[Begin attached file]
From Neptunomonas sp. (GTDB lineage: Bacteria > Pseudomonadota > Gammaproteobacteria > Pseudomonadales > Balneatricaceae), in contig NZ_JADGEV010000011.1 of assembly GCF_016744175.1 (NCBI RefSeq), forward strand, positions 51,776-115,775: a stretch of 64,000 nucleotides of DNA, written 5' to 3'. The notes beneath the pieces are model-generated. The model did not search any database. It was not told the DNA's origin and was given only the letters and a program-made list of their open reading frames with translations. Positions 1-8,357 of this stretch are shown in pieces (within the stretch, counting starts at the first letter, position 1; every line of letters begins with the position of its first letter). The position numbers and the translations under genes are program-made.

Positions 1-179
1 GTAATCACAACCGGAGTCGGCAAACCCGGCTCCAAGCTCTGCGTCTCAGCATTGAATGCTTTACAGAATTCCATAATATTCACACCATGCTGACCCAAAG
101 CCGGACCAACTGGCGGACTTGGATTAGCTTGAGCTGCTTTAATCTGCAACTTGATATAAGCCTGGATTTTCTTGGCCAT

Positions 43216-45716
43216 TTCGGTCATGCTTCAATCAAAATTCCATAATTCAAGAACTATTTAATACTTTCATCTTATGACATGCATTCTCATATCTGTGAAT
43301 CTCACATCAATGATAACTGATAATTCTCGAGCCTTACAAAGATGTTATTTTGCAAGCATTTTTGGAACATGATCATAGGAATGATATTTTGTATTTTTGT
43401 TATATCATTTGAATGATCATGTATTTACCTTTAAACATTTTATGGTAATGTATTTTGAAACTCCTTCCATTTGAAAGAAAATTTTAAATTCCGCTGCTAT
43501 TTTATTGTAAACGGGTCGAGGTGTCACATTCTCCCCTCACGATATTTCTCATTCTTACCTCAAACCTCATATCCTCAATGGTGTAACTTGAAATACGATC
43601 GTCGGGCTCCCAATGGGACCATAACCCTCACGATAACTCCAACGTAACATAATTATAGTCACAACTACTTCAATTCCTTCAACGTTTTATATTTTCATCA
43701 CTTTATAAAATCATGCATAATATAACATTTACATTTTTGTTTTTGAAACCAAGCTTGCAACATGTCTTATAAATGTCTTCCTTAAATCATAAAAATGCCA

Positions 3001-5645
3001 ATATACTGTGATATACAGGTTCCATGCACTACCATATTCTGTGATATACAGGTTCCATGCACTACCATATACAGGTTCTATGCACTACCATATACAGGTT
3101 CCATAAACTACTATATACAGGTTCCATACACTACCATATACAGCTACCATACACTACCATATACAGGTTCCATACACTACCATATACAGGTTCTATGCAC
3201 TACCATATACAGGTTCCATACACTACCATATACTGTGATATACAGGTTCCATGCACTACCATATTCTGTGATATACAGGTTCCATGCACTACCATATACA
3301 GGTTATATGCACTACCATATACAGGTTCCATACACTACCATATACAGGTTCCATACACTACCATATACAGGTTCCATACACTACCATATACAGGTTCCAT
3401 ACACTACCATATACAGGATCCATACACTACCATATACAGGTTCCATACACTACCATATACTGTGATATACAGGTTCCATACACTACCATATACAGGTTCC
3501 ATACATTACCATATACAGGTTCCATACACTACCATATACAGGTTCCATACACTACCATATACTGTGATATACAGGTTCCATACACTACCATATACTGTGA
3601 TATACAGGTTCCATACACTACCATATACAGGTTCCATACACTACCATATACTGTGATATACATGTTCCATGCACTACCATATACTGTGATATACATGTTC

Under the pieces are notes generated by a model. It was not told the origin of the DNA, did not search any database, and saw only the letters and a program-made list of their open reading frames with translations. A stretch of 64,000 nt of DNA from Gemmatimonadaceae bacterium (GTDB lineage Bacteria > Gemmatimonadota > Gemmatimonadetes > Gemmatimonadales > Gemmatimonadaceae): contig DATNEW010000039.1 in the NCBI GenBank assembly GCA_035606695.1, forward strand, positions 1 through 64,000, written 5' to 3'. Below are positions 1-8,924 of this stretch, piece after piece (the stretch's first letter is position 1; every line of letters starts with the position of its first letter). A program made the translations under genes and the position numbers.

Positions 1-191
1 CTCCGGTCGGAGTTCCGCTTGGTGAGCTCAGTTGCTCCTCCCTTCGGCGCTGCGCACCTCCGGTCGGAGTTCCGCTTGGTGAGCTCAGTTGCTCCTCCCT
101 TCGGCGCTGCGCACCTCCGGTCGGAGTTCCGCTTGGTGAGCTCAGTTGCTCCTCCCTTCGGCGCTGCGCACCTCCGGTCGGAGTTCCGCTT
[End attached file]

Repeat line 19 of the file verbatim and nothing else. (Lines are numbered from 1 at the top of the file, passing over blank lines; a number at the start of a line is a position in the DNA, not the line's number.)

3601 TATACAGGTTCCATACACTACCATATACAGGTTCCATACACTACCATATACTGTGATATACATGTTCCATGCACTACCATATACTGTGATATACATGTTC